• Further clarification is provided for the example of New Zealand persons carrying on activities wholly outside New Zealand. It is expressly extended to cover natural persons practising on their own account in sole practice. It also indicates that activities would not be considered to be carried on wholly outside New Zealand solely because the relevant services are provided to overseas persons (for instance, forming New Zealand companies or arranging nominees or trustees for New Zealand-based legal arrangements for those persons).

Supervisory Framework

The Supervisory Framework similarly retains most of its 2012 version. Changes are made to reflect the expanded scope of the AML/CFT regime, as well as other updates in the wider AML/CFT sphere (such as the further releases by the Financial Action Task Force and the replacement of the Securities Commission by the FMA). The Supervisory Framework provides an overview of:

  • the objectives of the AML/CFT Supervisors (derived from the purposes of the AML/CFT Act), being:
    • to detect and deter money laundering and the financing of terrorism
    • to contribute to public confidence in the financial system
    • to facilitate co-operation amongst reporting entities, supervisors and various government agencies (in particular law enforcement and regulatory agencies), and
    • to maintain and enhance New Zealand’s international reputation
  • the wider framework of the New Zealand AML/CFT regime, including:
    • the sources of regulation
    • the relevant entities, being the AML/CFT Supervisors and other governmental bodies, and
    • other elements of the regime, including Ministerial Exemptions, Codes of Practice and Guidelines
  • the functions and powers of the AML/CFT Supervisors, and the guiding principles of their exercise, and
  • the tools available to the AML/CFT Supervisors to encourage or enforce compliance, from education and guidance to criminal prosecutions.

Our view

The New Zealand AML/CFT regime imposes substantial obligations. With increasing amounts of economic activity occurring across borders, determining whether an entity is subject to the regime can be a key consideration in how, and possibly even whether, to set up its operations. The greater the clarity that can be provided around this, the more easily entities can know their obligations, and the more smoothly overseas entities can offer services into New Zealand and New Zealand entities can offer services overseas.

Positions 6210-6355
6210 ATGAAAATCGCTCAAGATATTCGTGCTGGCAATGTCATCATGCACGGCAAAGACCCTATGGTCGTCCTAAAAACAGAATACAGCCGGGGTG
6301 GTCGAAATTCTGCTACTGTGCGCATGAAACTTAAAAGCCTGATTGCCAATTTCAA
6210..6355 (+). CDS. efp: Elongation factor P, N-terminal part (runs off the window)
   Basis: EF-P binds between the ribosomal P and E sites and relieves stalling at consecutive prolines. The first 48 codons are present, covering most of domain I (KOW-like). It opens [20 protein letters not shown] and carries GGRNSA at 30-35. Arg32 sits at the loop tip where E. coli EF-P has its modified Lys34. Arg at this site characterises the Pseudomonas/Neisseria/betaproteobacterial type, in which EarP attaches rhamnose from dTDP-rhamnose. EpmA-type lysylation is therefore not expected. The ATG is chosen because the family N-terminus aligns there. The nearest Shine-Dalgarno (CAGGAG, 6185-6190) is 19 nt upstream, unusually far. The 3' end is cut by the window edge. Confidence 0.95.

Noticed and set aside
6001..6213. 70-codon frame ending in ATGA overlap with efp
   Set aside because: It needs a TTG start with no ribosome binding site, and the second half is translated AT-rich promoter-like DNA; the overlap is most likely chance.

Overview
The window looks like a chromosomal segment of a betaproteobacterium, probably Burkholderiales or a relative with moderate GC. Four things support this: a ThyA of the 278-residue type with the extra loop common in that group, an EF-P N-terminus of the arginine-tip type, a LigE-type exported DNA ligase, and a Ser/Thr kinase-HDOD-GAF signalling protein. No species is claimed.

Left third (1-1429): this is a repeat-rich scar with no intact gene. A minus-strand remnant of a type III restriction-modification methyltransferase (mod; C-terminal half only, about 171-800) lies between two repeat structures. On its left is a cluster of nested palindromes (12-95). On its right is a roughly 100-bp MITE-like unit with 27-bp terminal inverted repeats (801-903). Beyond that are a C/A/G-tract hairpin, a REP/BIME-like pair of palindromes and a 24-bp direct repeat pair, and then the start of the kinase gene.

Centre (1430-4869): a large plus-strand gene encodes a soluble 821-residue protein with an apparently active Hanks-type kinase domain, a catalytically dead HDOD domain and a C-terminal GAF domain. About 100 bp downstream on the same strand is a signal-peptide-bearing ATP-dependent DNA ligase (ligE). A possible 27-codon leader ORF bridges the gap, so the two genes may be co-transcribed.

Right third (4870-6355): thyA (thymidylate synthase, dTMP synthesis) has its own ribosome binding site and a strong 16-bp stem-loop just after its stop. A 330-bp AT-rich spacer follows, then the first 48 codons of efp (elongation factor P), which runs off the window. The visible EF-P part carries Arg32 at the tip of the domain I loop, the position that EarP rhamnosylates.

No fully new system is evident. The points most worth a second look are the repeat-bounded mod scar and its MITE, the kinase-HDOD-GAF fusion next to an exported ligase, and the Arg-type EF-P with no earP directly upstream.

However, the Territorial Scope Guideline (like its predecessor) does not provide clarity. The coverage of the New Zealand AML/CFT regime remains unclear unless an entity happens to fall under one of the examples (such as having to register as an overseas company). Given the great variety in how operations are arranged and how they connect with New Zealand, and the significant consequences of being captured by the AML/CFT regime, this uncertainty is not conducive to either attracting overseas services to New Zealand or exporting New Zealand services to the world. Greater specificity in defining the territorial scope of the AML/CFT Act is necessary to improve this.

The Territorial Scope Guideline also takes a narrower view on the carrying on of activities in New Zealand than the Reserve Bank does under its recent guidance on the Reserve Bank of New Zealand Act 1989's restrictions on the carrying on of activities directly or indirectly in New Zealand by overseas banks. There, an activity can be carried on ‘directly or indirectly' and still be captured, with activities of intermediaries attributed back to the relevant entity.

The Supervisory Framework, while providing a general overview of the AML/CFT regime, does not really assist in the interpretation of substantive obligations.

What next?

If you have any questions on these reissued documents, or on the AML/CFT regime more generally, please contact one of our experts.

Who can help